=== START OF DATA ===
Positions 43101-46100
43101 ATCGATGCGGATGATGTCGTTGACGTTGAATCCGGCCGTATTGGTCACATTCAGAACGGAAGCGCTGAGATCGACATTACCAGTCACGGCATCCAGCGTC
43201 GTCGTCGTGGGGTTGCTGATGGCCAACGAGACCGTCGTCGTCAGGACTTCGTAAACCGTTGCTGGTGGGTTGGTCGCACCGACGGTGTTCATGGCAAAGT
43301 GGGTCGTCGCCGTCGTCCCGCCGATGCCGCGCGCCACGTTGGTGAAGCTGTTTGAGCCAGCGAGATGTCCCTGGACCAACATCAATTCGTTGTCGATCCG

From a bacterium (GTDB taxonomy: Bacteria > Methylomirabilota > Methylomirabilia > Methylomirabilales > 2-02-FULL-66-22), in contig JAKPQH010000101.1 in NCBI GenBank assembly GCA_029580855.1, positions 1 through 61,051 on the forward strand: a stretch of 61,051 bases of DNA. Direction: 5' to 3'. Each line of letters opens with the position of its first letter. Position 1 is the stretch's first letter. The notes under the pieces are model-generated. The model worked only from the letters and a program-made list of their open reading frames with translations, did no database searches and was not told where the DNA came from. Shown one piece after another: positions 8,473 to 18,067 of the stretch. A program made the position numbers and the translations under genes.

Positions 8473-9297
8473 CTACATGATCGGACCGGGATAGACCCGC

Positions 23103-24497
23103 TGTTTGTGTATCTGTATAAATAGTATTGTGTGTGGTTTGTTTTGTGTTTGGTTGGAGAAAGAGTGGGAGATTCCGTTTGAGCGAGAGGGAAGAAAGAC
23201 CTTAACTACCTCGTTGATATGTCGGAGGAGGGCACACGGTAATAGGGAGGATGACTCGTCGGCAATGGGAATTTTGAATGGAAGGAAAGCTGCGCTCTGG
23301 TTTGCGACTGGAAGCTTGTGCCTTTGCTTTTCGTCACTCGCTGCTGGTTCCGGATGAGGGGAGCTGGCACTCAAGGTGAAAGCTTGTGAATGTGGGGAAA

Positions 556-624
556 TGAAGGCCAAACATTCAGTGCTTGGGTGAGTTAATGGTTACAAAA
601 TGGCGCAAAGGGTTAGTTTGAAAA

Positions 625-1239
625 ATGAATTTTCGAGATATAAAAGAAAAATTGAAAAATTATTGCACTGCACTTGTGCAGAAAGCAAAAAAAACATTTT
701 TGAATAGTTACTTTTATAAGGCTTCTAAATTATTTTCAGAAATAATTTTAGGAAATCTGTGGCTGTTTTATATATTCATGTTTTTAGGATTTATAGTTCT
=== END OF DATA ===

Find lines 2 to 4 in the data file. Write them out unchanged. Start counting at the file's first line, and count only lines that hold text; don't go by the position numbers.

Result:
43101 ATCGATGCGGATGATGTCGTTGACGTTGAATCCGGCCGTATTGGTCACATTCAGAACGGAAGCGCTGAGATCGACATTACCAGTCACGGCATCCAGCGTC
43201 GTCGTCGTGGGGTTGCTGATGGCCAACGAGACCGTCGTCGTCAGGACTTCGTAAACCGTTGCTGGTGGGTTGGTCGCACCGACGGTGTTCATGGCAAAGT
43301 GGGTCGTCGCCGTCGTCCCGCCGATGCCGCGCGCCACGTTGGTGAAGCTGTTTGAGCCAGCGAGATGTCCCTGGACCAACATCAATTCGTTGTCGATCCG